Paul Gilroy The Black Atlantic

616 Words3 Pages
Paul Gilroy’s book, The Black Atlantic, is regarded as an influential work that discusses the contectedness of black cultures from the Atlantic coastline in the United States, Great Britain, Caribbean, and South Africa and the impact of displacement, slavery, and mental bondage on the African diaspora. In the book's first chaper, Gilory states, "The black Atlantic as a counterculture of modernity," and supports this notion by borrowing from European and African history to discuss its contributions to the black culture. Gilroy belief of hybrid cultures encourages readers to examine diversity within the races than at the boundary between them. He using a convoluted method to demonstrate that impacts of race is not confined to specific group.…show more content…
He denounces the theory that the black identity to pre-occupied with blacks desire for self-control. He also disagrees with the Euro-American social philosophies that define the scope of modernity. To understand the black culture one must first understand the relevance of the Black Atlantic. He characterizes the Black Atlantic with the slaves who were brought from Africa across the Atlantic against their will to Great Britain, United States, and Caribbean. He asserts that this transatlantic journey is pivitol to development of black culture. Specifically, Gilroy suggests the slave trade allowed blacks to become desensitized to Africa and traditions of the homeland. Additionally, he believes that transatlantic journey produced a commodity exchange, but a cultural exchange as well. Gilroy disagrees with the idea that the beliefs and interests of black subculture are predetermined by their homelands. Unlike notable scholars such as W.E.B. Du Bois, Gilroy contends that there is a common Black Atlantic culture amongst the different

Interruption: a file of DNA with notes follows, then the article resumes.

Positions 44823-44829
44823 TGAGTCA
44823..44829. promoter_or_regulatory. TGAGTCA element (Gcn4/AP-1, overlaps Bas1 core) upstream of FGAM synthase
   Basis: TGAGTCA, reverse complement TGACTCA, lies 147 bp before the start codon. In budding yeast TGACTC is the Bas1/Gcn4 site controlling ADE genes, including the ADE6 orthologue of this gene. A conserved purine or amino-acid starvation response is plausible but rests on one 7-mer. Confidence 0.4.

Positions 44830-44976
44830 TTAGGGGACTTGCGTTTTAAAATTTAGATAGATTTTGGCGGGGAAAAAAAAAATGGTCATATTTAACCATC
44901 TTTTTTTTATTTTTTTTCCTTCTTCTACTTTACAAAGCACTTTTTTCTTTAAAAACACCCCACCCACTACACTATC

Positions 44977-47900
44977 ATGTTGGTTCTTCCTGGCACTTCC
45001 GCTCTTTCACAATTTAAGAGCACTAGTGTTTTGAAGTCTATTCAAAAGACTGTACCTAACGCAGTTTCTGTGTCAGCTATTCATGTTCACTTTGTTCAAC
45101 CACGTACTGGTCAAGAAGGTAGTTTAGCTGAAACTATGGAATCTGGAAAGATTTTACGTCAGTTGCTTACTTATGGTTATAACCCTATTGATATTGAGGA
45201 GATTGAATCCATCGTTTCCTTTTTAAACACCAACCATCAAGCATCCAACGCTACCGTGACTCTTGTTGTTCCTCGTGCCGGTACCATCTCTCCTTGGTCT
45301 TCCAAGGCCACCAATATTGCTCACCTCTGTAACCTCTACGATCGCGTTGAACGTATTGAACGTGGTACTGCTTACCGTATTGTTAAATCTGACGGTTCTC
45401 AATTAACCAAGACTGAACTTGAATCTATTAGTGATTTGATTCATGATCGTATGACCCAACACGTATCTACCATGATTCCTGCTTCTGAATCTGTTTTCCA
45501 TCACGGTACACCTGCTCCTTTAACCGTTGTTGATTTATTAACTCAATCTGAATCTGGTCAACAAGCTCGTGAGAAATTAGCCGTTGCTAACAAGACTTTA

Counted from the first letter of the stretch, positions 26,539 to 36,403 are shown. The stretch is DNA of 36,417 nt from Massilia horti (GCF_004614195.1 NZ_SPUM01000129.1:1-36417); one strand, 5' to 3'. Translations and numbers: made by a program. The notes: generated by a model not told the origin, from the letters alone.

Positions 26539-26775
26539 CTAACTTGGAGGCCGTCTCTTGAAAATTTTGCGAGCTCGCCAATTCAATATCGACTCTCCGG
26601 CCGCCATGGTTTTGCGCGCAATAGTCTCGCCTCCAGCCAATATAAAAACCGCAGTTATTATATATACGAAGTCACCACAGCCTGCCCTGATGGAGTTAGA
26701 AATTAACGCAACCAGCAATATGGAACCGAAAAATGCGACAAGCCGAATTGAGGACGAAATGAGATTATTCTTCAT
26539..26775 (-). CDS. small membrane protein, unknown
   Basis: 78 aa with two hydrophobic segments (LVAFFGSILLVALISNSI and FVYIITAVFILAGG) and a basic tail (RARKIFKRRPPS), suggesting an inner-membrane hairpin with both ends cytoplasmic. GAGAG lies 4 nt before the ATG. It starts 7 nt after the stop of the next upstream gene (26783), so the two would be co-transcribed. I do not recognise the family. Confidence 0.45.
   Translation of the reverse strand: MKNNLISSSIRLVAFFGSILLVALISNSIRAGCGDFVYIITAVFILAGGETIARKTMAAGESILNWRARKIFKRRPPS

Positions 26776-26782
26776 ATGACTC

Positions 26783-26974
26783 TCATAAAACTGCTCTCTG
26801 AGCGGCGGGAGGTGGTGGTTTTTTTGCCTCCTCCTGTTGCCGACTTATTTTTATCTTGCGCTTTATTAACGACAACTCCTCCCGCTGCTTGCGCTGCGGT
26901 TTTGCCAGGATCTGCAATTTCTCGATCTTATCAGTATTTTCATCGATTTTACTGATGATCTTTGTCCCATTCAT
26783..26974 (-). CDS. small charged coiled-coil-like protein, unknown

More about Paul Gilroy The Black Atlantic

      Open Document